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Topic: Is there a voltage regulated, level shifted I2C bus solution for AA powered unit (Read 7179 times) previous topic - next topic

EKMallon

I have a general question, that I am sure many people have solved before:  How do you stabilize both the voltage (to 3.3v) and the logic levels, when you are diving an unregulated Arduino system (eg: tinyduino, etc) directly from 3AA batteries.  In this system the input voltage will swing from 5.4 volts (if I use lithium AA's) down to 2.8 volts as the batteries discharge in a year long data logger deployment.  I have several I2C bus sensors (compas, accelerometer, temp, pressure, etc) with a max vcc of 3.3 volts.

I have been looking at the pololu 3.3V Step-Up/Step-Down Voltage Regulator S7V8F3 ( http://www.pololu.com/product/2122 ) as it has a shutdown pin that would allow me to completely de-power the sensors during the 99% sleep time of this application. But I still have to add a logic level shifter, to deal with the voltage changes on the mcu side of SDA/SCL and could use a little guidance finding one that is suitable.  I also don't know if I am causing myself grief by shutting down the sensors all the time, but for such long term deployments quiescent current is almost the most important issue in the whole design.

And it occurred to me that this must be a reasonably common problem, so perhaps someone has already built something like this? Is there a single, off the shelf module that will provide both voltage regulation, and logic level isolation, to an I2C bus in battery powered situations?

Grumpy_Mike

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But I still have to add a logic level shifter, to deal with the voltage changes on the mcu side of SDA/SCL and could use a little guidance finding one that is suitable.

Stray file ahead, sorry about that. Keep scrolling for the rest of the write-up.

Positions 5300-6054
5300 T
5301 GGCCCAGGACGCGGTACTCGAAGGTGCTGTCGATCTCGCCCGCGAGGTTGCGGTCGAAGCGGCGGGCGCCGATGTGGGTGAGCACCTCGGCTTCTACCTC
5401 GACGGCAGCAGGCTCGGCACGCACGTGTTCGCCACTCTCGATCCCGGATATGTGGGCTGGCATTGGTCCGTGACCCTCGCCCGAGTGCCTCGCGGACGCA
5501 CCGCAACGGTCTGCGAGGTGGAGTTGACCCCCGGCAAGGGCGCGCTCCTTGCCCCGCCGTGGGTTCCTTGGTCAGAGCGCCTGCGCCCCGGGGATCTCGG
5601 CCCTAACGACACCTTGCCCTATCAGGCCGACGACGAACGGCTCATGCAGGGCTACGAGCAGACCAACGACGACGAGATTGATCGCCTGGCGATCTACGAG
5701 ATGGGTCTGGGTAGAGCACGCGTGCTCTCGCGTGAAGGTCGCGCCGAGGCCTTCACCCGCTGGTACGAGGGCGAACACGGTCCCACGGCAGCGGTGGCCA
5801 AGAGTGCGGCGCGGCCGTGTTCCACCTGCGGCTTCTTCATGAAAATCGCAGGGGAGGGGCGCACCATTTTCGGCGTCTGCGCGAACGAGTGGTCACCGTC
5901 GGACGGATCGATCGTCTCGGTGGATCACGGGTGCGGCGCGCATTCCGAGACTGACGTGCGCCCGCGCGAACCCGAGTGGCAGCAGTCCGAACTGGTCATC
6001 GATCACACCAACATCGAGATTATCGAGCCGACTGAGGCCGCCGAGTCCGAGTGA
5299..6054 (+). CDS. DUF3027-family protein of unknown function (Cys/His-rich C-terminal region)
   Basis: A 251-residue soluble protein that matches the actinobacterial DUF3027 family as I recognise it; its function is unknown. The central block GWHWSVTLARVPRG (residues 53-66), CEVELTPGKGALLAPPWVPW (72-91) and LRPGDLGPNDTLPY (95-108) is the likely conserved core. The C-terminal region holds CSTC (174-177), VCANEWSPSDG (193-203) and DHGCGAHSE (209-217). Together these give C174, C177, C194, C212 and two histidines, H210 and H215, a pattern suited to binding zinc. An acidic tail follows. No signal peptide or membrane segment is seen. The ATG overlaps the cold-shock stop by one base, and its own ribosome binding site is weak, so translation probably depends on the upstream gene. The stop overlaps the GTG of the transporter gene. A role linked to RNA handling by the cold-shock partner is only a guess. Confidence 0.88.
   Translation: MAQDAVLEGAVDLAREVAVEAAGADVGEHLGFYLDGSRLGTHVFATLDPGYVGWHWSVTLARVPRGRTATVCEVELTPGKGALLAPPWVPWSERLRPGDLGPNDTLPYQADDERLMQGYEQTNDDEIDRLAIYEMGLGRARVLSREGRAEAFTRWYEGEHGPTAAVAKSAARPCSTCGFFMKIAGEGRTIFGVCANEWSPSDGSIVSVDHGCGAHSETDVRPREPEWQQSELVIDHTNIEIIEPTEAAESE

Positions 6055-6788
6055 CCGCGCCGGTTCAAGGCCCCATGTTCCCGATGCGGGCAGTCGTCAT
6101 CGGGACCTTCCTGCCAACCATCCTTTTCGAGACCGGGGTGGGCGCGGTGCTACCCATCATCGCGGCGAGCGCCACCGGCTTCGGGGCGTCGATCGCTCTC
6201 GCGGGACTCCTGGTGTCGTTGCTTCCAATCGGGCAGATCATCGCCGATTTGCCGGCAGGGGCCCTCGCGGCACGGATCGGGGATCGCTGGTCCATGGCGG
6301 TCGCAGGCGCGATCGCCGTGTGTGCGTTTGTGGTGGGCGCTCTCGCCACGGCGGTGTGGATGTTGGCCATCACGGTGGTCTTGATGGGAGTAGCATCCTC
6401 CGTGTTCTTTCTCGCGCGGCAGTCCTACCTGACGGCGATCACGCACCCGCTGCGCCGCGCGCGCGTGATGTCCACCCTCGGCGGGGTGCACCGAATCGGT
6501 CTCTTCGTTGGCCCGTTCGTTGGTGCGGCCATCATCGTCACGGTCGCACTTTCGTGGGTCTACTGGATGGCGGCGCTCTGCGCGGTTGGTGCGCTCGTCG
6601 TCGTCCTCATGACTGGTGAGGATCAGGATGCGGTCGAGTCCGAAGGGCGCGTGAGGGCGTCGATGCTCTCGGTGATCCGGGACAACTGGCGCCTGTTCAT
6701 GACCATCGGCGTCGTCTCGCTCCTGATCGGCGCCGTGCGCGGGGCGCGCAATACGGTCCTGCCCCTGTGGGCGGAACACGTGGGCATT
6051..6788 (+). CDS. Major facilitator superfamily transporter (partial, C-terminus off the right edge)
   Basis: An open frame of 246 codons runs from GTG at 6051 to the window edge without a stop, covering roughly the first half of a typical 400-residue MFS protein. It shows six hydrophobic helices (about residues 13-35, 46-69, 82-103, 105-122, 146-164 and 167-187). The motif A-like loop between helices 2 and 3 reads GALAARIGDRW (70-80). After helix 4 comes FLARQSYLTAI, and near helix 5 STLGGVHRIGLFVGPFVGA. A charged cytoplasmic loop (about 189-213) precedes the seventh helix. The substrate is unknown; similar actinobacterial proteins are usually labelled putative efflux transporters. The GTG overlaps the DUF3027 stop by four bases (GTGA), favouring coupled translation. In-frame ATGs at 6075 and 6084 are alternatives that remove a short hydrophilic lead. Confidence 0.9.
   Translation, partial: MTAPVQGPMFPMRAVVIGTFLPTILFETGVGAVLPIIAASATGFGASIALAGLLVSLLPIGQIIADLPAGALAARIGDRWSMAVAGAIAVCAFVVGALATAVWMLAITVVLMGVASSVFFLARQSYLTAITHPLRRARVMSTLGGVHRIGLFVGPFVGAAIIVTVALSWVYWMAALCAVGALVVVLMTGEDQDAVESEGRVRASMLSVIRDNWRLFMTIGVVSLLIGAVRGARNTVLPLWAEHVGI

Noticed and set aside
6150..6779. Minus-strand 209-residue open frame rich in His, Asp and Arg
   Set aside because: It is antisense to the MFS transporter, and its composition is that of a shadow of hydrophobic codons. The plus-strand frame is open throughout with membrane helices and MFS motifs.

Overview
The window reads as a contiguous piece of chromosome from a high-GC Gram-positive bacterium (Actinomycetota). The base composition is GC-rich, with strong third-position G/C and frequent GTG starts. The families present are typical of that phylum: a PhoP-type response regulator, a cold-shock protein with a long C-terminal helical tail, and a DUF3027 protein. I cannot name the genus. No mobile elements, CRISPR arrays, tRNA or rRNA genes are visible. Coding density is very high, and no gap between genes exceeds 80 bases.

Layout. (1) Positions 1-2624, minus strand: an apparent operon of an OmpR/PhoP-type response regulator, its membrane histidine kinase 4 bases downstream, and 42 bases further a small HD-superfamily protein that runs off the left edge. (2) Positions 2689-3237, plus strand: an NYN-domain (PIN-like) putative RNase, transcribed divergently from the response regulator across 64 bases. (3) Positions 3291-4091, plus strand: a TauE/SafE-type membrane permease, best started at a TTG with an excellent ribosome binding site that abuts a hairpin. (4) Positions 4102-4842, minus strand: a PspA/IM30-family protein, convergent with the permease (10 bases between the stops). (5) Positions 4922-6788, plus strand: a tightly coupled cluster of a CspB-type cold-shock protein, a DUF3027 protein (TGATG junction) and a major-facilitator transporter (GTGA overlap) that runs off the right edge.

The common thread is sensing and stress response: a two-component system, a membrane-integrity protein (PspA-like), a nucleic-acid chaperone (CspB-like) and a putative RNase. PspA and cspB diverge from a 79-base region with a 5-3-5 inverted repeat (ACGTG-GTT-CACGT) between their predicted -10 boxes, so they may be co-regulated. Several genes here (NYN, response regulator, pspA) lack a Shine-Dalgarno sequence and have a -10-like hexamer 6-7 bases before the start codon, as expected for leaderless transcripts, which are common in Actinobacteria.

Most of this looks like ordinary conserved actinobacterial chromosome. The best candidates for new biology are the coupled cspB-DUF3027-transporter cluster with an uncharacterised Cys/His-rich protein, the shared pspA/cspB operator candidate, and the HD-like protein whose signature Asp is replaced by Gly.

The logic level shifters have pull up resistors on both sides. Simply connect these to your supply on each side. As the arduino side's supply voltage changes so will the voltage of the conversion.

Chagrin

You're looking for a logic level converter like: http://www.adafruit.com/products/757. It's just two mosfets and four resistors; pretty easy to implement on your own as well. The BSS138 mosfet is pretty common and can be found for less than $.10.

For a regulator, you can find lots of LDO regulators that include a "shutdown" pin. When in shutdown they consume mere microamps of current. An LP2951 ($1) would be an example and is available in a DIP package -- needs just three capacitors to go with it. The S7V8F3 would work fine as well.

EKMallon

Thank you both. 

But I was wondering if there was a single chip or break out board that did both functions at the same time - boost/buck voltage regulation to 3.3v and logic level shifting,  as an off the shelf part.  It just seemed like these might be a very common combination.

Grumpy_Mike

Sorry it is not a common combination and I have never seen a joint board.

EKMallon

Well I did eventually find one:
http://www.buildyourowndrone.co.uk/all-products/i2c-smbus-voltage-traslator-i2c-level-shifter-with-adapter.html